It will be as a more natural home for the pair than in the aquarium. WDC chief executive Chris Butler-Stroud said: “We hope it will create a blueprint for further such ­sanctuaries for belugas and other captive whales and dolphins, which are desperately needed to address the risks captivity poses to their health and welfare.”

It will be as a more natural home for the pair than in the aquarium. WDC chief executive Chris Butler-Stroud said: “We hope it will create a blueprint for further such ­sanctuaries for belugas and other captive whales and dolphins, which are desperately needed to address the risks captivity poses to their health and welfare.”

Little Grey and Little White, both 12 years old, will move from Shanghai’s Changfeng Ocean World to the ­sanctuary next spring.

They will make the 6,000-mile trip by air, land and sea and are undergoing training to get them used to the ­equipment that will transport them.

The sanctuary, backed by a donation from Merlin Entertainments, will comprise of a natural sea inlet and include a landside care facility and visitor centre, to help off-set long term running costs.

But the Sea Life Trust insisted it “will be very carefully controlled to ensure the whales are not disturbed in their new and very natural environment”.

It is hoped more captive belugas will be taken to the sanctuary. But there are no plans to house dolphins.

Activists sound alarm over Russia’s whale trade

August 3, 2017

A young beluga whale looks down as it is winched in a net onto the deck of a rusty Russian ship moored at a far-eastern port.

“Don’t forget us, bitch!” shouts one of its captors onboard the ship as the animal is deposited next to three more belugas and rows of other sea mammals such as seals.

The grim footage — aired in a recent Russian documentary — shines a spotlight on a murky and poorly regulated trade in marine mammals that has made the country the biggest supplier of some species to aquariums across the globe.

Activists documented squalid conditions and dead beluga whales being hastily buried as traders exploited loopholes in legislation to turn a lucrative profit.

“We started making a film about aquariums, but I couldn’t imagine such a huge business behind them, a huge corrupt system,” said Gayane Petrosyan, who directed the film “Born Free” that premiered earlier this year.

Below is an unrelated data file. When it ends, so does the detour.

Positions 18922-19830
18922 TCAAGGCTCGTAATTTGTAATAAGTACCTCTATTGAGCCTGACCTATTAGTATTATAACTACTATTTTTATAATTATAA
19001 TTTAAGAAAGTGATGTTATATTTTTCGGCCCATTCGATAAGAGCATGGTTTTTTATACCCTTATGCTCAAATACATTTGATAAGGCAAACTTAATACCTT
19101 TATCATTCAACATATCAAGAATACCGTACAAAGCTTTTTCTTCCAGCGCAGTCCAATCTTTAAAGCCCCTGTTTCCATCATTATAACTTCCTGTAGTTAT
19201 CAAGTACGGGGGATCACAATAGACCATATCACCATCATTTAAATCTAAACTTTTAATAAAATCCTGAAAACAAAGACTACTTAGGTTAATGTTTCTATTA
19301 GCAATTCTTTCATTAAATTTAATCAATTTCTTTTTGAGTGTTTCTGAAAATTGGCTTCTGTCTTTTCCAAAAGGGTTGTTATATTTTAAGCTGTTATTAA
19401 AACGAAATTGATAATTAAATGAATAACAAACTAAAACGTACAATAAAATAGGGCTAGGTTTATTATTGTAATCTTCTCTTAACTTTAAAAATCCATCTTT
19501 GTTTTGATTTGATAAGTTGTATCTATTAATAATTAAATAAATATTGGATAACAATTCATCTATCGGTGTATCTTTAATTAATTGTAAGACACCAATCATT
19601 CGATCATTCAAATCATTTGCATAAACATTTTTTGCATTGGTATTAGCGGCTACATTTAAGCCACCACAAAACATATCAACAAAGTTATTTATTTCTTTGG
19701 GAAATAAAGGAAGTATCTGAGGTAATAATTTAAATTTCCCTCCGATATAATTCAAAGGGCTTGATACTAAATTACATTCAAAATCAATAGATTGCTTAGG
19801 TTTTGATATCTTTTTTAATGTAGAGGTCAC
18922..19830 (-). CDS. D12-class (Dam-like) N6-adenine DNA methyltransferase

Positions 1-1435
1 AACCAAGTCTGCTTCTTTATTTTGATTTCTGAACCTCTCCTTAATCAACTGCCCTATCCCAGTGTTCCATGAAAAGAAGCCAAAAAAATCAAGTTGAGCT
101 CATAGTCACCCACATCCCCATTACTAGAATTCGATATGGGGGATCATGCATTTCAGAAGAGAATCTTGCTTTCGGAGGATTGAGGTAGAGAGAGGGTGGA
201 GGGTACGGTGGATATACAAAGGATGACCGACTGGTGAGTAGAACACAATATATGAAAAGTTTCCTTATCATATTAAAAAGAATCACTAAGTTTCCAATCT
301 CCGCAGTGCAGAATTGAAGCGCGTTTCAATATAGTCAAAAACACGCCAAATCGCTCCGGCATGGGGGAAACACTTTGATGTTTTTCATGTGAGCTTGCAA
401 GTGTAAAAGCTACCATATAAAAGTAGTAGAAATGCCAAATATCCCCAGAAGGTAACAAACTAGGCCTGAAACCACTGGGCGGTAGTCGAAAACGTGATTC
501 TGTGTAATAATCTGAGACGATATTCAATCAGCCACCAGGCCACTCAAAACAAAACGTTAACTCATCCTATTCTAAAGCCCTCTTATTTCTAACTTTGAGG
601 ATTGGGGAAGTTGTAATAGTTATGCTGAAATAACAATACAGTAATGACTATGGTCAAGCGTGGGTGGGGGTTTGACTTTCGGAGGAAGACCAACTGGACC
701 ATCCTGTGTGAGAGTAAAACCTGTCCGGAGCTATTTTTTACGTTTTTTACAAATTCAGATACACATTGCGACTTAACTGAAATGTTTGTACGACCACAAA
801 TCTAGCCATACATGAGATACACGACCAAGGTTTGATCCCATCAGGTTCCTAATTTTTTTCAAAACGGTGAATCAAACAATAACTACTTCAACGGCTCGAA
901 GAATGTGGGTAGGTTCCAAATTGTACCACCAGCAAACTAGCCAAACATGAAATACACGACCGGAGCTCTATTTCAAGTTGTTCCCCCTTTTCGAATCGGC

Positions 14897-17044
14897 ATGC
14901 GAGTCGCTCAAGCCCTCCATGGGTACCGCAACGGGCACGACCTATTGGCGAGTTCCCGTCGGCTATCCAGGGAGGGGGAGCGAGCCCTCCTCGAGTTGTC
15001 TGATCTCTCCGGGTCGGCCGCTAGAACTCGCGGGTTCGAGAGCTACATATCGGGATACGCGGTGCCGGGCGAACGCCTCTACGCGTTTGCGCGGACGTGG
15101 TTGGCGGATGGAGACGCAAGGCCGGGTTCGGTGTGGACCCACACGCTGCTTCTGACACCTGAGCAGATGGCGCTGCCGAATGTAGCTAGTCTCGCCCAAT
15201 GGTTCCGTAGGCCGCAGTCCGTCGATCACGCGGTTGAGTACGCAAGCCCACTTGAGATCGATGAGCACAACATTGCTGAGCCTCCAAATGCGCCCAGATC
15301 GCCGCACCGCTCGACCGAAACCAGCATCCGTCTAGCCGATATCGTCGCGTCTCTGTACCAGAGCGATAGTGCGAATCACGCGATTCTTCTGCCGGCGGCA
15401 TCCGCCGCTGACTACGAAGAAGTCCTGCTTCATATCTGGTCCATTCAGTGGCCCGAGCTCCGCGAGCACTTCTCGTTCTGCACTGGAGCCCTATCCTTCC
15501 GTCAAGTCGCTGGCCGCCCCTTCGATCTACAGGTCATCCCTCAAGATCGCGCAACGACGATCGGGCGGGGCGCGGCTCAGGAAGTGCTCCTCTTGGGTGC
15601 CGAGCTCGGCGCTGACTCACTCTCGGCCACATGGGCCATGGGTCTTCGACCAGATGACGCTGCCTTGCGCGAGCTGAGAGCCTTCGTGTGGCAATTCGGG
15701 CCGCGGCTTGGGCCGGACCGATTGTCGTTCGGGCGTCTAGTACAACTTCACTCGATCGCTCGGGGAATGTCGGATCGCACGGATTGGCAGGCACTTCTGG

While many countries around the world are phasing out the use dolphins for entertainment, China’s industry is expanding and Russian animals are its star performers.

“The animals are treated as a commodity,” Petrosyan said.

– Loopholes –

Officially Russia has exported 91 live marine mammals — including seals, whales and dolphins — since the beginning of 2016, 84 of which went to China, according to available customs figures.

Each year, the government permits traders to catch about 10 orcas and 150 beluga whales for zoos and oceanariums, said Dmitry Glazov, deputy chairman of Russia’s Marine Mammal Council of scientists.

Permits for orcas, which fetch at least a million dollars each, are especially in demand.

While these numbers may sound low, activists believe the true figure is higher as fishermen abuse quotas meant to cover animals captured for educational or scientific purposes to export them commercially.

“If you catch an orca for education and cultural purposes in Russia and then sell it to China for those purposes, that’s against the law,” said lawyer Maxim Krupsky, who helps scientists opposing the trade.

– Population fears –

While neither orcas or belugas are listed as globally endangered animals, Russian scientists say that the lack of oversight in the trade and recent research means they are left in the dark over the numbers remaining in their waters.

“For many marine mammal species, it’s not even clear how many animals there are, there have been no studies since the Soviet times,” academic Glazov said.